edited by Karina Martin Hogan, Matthew Goff and Emma Wasserman
SBL Press, 2017
eISBN: 978-0-88414-207-2 | Paper: 978-1-62837-165-9 | Cloth: 978-0-88414-208-9
Library of Congress Classification BS1199.E38P43 2017
Dewey Decimal Classification 221.837


Engage fourteen essays from an international group of experts

There is little direct evidence for formal education in the Bible and in the texts of Second Temple Judaism and early Christianity. At the same time, pedagogy and character formation are important themes in many of these texts. This book explores the pedagogical purpose of wisdom literature, in which the concept of discipline (Hebrew musar) is closely tied to the acquisition of wisdom. It examines how and why the concept of musar came to be translated as paideia (education, enculturation) in the Greek translation of the Hebrew Bible (Septuagint), and how the concept of paideia was deployed by ancient Jewish authors writing in Greek. The different understandings of paideia in wisdom and apocalyptic writings of Second Temple Judaism are this book's primary focus. It also examines how early Christians adapted the concept of paideia, influenced by both the Septuagint and Greco-Roman understandings of this concept.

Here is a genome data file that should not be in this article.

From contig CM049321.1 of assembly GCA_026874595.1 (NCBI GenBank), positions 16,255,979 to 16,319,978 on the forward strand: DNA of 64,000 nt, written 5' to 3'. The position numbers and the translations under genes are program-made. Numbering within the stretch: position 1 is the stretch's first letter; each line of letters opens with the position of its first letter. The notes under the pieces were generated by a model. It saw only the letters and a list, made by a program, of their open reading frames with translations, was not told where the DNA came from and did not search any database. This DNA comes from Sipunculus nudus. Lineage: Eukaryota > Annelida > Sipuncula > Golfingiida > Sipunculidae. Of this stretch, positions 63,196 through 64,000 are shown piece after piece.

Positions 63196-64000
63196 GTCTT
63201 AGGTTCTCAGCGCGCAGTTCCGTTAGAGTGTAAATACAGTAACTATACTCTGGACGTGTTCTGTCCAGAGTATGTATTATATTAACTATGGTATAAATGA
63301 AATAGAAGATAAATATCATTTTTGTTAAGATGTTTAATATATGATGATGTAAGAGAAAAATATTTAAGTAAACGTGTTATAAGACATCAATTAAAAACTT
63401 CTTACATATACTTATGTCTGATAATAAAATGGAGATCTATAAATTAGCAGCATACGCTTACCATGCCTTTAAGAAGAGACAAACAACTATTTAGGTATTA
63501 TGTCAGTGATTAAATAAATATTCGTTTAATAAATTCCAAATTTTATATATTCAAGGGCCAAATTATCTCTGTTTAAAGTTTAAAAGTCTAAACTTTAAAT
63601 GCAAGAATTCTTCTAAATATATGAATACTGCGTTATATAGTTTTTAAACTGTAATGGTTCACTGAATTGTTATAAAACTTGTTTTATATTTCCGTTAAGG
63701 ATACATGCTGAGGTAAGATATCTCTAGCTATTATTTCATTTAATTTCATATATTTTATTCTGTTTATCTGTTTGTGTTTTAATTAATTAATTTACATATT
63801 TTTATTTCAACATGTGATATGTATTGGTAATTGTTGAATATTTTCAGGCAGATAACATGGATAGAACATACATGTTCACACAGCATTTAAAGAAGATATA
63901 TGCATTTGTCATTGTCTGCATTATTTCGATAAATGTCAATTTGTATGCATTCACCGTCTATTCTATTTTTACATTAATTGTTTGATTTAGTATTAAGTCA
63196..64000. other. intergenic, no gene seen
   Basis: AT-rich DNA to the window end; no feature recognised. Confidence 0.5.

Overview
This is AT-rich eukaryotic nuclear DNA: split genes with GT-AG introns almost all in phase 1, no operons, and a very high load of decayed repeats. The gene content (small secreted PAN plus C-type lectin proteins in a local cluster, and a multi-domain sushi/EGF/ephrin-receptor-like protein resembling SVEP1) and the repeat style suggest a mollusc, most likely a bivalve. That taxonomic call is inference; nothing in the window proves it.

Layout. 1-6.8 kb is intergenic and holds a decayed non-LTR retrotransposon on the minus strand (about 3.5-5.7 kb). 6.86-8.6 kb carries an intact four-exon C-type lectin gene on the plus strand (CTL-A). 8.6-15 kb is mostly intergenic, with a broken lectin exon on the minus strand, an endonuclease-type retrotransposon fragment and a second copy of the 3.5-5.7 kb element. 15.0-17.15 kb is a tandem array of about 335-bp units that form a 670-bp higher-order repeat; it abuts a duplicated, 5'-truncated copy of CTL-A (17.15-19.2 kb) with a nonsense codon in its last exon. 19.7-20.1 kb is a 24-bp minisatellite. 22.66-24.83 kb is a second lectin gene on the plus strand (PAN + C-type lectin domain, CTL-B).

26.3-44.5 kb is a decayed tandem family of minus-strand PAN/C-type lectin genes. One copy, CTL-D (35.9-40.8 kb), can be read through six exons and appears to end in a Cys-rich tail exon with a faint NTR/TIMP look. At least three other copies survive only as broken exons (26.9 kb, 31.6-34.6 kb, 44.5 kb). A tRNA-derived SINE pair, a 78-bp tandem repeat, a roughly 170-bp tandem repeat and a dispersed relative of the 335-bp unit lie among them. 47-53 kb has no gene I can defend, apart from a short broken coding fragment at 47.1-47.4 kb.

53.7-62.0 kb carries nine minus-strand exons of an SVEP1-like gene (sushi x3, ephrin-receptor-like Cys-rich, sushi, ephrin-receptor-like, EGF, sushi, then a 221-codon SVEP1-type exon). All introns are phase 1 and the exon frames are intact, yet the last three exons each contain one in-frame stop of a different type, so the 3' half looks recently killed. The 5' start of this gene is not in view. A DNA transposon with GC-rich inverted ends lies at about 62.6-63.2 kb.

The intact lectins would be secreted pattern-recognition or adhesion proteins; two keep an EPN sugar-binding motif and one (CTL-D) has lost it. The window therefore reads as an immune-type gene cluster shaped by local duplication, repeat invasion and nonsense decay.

• A thorough lexical study of the term paideia in the Septuagint

  • Exploration of the relationship of wisdom and Torah in Second Temple Judaism

  • Examination of how Christians developed new forms of pedagogy in competition with Jewish and pagan systems of education